Now we are going to wrap up with what I think at least for me is kind of maybe I'm the researcher so of course this is all exciting, but this is the most exciting to me, the treatment phase and we are really moving our research into this area. It's hard to do, that's why you don't see a lot of published studies on treatment, they are very hard to do. it's hard to say we are not going to treat someone. We wanted to look at what happens when you compare like sort of a current approach, which is really prescribed rest within different groups. So if you look at one group versus another they all have concussion, do you end up with the same outcome when you prescribe rest of varying degrees to them?
I'm going to acknowledge here a couple of folks, Danny Thomas and then obviously my colleague here, Alicia Sufrinko. We are working on sort secondary data analysis in Danny's renal seminal piece of a randomized control trial looking at rest. What we want to do is determine which patients are getting better with rest, if any, and which are getting worse because we've written a few proposals suggesting that we think you really need to do different things with different patients, especially with regard to activity.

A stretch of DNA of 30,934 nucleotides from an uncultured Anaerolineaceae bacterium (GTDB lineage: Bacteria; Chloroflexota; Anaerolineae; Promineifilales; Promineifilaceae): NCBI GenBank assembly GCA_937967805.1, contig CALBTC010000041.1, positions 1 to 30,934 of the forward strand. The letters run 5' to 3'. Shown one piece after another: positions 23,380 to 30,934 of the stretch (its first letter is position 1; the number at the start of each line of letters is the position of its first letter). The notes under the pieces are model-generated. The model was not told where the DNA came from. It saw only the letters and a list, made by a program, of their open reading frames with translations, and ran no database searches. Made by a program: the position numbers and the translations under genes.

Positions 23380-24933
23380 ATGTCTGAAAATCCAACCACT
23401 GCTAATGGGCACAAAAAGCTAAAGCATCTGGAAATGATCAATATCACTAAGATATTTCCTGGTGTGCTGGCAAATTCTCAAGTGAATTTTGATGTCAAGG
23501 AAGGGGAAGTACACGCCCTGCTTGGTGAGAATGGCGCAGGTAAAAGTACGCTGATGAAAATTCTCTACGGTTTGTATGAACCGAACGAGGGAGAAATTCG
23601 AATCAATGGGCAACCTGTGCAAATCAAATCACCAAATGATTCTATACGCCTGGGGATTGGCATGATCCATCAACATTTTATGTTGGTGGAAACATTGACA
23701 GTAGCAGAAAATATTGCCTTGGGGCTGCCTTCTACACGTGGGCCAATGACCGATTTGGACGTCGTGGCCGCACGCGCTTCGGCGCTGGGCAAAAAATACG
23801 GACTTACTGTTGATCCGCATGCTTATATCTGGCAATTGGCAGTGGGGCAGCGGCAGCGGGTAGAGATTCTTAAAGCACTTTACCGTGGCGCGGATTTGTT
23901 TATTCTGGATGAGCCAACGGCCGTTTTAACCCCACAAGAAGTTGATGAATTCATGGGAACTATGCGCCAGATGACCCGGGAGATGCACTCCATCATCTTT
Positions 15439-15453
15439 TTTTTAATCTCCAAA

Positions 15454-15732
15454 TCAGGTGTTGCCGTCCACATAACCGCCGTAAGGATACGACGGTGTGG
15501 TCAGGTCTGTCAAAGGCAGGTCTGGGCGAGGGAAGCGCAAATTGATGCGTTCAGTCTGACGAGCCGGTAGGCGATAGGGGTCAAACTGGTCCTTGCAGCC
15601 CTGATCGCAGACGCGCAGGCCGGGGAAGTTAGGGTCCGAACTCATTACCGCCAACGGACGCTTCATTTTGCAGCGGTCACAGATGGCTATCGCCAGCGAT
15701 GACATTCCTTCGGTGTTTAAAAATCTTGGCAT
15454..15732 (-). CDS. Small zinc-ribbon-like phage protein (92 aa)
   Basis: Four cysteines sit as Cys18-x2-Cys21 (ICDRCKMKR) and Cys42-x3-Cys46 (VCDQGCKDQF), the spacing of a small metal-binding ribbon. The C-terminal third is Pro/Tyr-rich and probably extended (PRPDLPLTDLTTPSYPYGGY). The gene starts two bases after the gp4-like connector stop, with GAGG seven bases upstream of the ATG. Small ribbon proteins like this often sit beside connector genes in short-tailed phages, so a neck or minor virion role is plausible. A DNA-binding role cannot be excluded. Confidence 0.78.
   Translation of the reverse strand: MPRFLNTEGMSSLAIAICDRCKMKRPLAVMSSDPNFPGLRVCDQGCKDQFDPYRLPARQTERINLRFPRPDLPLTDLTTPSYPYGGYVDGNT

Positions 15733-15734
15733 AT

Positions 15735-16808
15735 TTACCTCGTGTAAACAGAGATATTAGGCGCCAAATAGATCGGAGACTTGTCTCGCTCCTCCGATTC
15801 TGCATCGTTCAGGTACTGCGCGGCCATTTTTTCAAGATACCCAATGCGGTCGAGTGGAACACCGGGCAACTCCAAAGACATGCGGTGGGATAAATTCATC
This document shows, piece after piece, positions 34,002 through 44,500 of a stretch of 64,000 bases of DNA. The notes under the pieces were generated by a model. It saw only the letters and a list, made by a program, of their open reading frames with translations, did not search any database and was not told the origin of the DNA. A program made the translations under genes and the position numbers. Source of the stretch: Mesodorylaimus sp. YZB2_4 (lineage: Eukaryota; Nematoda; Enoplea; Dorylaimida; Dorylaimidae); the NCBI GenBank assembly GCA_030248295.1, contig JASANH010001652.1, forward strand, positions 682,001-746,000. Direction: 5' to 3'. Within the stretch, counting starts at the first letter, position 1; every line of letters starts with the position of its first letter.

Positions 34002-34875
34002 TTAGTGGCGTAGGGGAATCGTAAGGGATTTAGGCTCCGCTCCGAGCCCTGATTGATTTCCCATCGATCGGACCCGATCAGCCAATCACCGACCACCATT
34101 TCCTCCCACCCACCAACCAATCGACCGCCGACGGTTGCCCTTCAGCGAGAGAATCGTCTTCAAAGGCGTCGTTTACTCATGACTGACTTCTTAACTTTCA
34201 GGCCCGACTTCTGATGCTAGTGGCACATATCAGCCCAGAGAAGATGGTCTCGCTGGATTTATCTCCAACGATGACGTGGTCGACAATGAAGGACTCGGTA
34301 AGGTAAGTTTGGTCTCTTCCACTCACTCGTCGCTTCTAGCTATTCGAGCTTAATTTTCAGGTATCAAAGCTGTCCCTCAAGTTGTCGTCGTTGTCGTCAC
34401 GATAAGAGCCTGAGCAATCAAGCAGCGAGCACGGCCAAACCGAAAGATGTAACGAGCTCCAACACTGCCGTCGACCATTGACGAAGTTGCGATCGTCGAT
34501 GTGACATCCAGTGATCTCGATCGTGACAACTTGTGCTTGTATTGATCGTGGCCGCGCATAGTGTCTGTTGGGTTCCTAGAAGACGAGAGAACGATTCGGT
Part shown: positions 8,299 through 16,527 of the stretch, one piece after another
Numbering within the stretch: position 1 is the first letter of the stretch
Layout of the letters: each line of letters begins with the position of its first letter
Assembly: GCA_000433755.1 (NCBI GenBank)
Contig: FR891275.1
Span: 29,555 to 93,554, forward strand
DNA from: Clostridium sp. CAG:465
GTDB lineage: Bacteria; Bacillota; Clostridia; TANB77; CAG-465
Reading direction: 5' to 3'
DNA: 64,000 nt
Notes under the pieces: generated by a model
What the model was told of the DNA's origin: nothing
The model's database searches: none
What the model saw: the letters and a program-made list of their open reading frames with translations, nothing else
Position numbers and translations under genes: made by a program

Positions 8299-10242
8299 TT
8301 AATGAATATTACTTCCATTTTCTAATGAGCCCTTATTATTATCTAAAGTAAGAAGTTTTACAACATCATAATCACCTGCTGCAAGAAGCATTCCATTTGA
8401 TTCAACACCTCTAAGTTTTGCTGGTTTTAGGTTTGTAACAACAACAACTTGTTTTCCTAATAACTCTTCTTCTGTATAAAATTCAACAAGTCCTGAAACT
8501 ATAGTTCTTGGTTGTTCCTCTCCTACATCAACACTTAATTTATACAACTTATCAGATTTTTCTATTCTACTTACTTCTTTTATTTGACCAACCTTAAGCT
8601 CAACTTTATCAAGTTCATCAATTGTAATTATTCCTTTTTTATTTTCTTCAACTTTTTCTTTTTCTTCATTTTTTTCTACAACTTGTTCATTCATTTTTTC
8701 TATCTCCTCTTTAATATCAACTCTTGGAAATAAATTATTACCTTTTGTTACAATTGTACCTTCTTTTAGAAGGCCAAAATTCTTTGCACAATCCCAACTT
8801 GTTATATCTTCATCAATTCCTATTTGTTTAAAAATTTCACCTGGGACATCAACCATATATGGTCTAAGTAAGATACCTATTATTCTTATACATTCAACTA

So these groups of patients are there were 60 males, 33 females, again this is PEDS ED, so we are talking about kids. Good population, you are seeing a lot of data from this. Five days strict rest , one group was randomly assigned to that. The other group is usual care which was kind of loosely defined as 2 days and a more progressive return to activity. And then the patients were compared on signs and symptoms only. Those were the two groups we did secondary analysis of. So we went back in the data and said what if we look at someone who has a higher organic or burden with the injury? So they had you know posttraumatic amnesia, loss of consciousness, disorientation, confusion, these very overt signs at the time of the injury versus those who only reported symptoms in the absence of any clinical sign of the injury.
So these are the data that you saw Noel present. And I'll just say that what we see here is that at 4 days we see the biggest difference. The group that gets prolonged rest is actually more symptomatic. They get more time to ruminate on their symptoms, you know all of these things that we've heard talked about today, contextual framing effect, nocebo, etc.